Dedicated to the devotional, exegetical and philosophical study of theological paradox in Conservative, Thoroughly Biblical, Historically Orthodox, Essentially Reformed theology . . . to the glory of God alone!

Saturday, December 22, 2012

Taking the Mystery Out of the Incarnation? Not Recommended.

This is interesting . . .

With all due respect to Dr. Moreland, there are some problems here.

First, on the positive side, and in agreement with Dr. Moreland, we must affirm that Scripture's propositions are ultimately logically coherent. No problem there. However, Moreland's exaltation of human reason is unhelpful. To affirm that God is logical is not equal to affirming that we can discover the logic by which God knows the Truth to be coherent. This claim would be the height of arrogance.

Next, the Church Fathers were NOT so committed to logic that they worked for 400 years to give us a non-contradictory result. They were so committed to Scripture that they worked for 400 years to give us a paradoxical result! That is, a result which might appear contradictory to us, and surely defies the limitations of human logic, but is nonetheless true.

During the 400 years prior to Chalcedon, there were plenty of "logical" approaches offered:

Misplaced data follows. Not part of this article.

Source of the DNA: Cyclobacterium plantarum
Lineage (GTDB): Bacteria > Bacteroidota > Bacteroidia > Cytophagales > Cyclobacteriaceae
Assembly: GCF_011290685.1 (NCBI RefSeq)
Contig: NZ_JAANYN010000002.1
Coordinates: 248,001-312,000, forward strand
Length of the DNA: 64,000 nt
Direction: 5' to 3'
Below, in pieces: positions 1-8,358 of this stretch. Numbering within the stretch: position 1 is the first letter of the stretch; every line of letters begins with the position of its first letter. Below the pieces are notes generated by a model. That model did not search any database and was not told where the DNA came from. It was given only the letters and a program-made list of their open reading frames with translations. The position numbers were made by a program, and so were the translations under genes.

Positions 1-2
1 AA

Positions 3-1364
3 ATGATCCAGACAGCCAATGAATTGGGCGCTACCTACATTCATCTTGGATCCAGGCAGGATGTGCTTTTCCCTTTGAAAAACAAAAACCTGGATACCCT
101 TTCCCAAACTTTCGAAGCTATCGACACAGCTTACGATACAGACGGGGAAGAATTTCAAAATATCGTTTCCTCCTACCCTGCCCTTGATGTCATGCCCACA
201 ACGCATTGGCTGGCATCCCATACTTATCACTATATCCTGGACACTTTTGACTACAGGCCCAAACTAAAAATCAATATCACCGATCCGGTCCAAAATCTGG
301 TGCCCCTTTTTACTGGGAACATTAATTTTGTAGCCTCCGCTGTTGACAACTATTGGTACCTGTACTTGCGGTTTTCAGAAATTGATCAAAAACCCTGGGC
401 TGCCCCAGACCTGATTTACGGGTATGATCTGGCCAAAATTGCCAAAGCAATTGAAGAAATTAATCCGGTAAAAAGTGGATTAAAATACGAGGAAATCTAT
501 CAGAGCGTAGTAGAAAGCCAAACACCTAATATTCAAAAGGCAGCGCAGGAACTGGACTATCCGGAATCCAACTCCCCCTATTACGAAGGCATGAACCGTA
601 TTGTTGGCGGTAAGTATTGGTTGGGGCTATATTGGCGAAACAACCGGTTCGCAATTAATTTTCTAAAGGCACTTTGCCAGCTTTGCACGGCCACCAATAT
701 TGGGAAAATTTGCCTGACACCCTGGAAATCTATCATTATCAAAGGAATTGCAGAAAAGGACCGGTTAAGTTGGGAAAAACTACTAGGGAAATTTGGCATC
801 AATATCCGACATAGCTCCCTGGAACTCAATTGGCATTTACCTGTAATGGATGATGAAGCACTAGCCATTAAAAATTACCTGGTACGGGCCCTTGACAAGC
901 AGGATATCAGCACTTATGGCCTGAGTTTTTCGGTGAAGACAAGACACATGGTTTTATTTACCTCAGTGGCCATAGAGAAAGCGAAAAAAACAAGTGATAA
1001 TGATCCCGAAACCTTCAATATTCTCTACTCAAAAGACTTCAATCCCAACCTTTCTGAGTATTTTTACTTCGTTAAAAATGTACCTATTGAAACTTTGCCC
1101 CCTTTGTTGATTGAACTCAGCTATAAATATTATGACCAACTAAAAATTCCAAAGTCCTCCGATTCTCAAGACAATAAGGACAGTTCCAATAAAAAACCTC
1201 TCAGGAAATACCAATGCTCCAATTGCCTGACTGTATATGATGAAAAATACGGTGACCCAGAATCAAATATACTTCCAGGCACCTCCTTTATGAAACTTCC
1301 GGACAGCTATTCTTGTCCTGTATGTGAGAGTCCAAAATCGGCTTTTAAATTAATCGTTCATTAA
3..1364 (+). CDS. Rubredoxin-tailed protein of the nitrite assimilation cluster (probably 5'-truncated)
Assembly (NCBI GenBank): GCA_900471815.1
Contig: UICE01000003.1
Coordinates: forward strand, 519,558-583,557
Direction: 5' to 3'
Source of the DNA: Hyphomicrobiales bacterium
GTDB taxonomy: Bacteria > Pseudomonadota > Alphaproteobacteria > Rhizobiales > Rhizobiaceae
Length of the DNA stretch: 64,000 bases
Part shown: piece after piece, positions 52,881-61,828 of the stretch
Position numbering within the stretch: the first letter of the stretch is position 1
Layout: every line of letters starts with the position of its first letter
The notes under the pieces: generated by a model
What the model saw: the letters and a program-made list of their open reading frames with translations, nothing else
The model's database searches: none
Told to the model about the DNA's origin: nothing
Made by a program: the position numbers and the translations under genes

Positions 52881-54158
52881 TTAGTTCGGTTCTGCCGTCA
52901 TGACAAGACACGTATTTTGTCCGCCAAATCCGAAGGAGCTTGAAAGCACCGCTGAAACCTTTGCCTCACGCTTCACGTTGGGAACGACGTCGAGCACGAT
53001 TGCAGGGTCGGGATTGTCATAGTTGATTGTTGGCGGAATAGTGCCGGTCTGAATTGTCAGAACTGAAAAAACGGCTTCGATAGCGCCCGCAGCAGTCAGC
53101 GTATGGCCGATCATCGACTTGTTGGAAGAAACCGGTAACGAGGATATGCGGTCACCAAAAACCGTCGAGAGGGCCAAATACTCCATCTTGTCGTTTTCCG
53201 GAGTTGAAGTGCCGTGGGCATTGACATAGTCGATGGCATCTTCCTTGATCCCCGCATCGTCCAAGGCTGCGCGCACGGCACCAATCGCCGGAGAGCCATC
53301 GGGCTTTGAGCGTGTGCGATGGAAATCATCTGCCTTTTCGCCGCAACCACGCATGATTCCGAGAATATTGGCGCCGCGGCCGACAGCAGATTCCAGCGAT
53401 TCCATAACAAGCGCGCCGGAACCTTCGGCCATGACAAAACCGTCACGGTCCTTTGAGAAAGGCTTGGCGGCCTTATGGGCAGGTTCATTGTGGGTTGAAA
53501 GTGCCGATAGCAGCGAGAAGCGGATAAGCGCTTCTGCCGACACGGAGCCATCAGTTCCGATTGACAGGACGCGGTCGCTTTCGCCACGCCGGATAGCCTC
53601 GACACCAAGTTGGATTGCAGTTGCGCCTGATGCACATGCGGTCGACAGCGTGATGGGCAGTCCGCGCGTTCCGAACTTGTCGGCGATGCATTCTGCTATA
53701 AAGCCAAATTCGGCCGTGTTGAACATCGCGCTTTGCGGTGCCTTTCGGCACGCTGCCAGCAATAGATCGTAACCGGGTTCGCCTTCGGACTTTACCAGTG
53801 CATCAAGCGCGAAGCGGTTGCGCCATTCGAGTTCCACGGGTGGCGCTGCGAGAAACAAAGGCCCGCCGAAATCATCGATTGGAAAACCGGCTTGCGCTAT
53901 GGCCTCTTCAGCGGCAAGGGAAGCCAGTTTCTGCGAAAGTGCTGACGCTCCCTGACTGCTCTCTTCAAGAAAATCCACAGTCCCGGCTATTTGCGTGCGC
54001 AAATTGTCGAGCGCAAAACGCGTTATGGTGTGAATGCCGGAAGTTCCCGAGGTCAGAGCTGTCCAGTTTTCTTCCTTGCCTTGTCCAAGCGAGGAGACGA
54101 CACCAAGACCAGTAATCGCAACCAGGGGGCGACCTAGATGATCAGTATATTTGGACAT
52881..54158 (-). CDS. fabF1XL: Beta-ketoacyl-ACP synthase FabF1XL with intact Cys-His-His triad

Docetism - taught that Christ only appeared to be man
Ebionism - taught that Christ was a holy man who kept the law
Sabellianism - taught that Christ was the Father incarnate, but only temporarily
Paul of Samosata - taught that Christ was a mere man influenced by God
Arianism - taught that Christ was more than man but less than God
Apollinarianism - taught that Christ was a compromise mixture of divinity and humanity
Nestorianism - taught that Christ was two persons, one divine and the other human
Eutychianism - taught that Christ's humanity was simply absorbed into His deity
(See Martin Bleby, The Incarnation of the Son of God, p. 19) 
None of these "logical" approaches were willing to go the whole way and affirm what is undeniably taught in Scripture. Each of them was correctly labeled heresy as a result!

Then there was the Council of Chalcedon, which concluded that Christ was ONE PERSON with TWO NATURES, the one nature divine and the other human, and that these two natures now coexist perfectly (and we might add "unfathomably") in the ONE PERSON. There is a certain logic to this, to be sure, but endless truckloads of mystery as well!

Moreland ignores the fact that there are ways in which the logical faith we profess might appear, to us, to be illogical. He pays no attention to the next obvious question: How can this One Person with two natures be both Creator and creature, omniscient and ignorant, omnipresent and localized, omnipotent and powerless, at the very same time? Any attempt to gut the paradoxicality from the doctrine of the Incarnation is shortsighted and doomed to be unsuccessful. Read over the Definition of Chalcedon once or twice, and see if Moreland's rationalistic assumptions are supported there: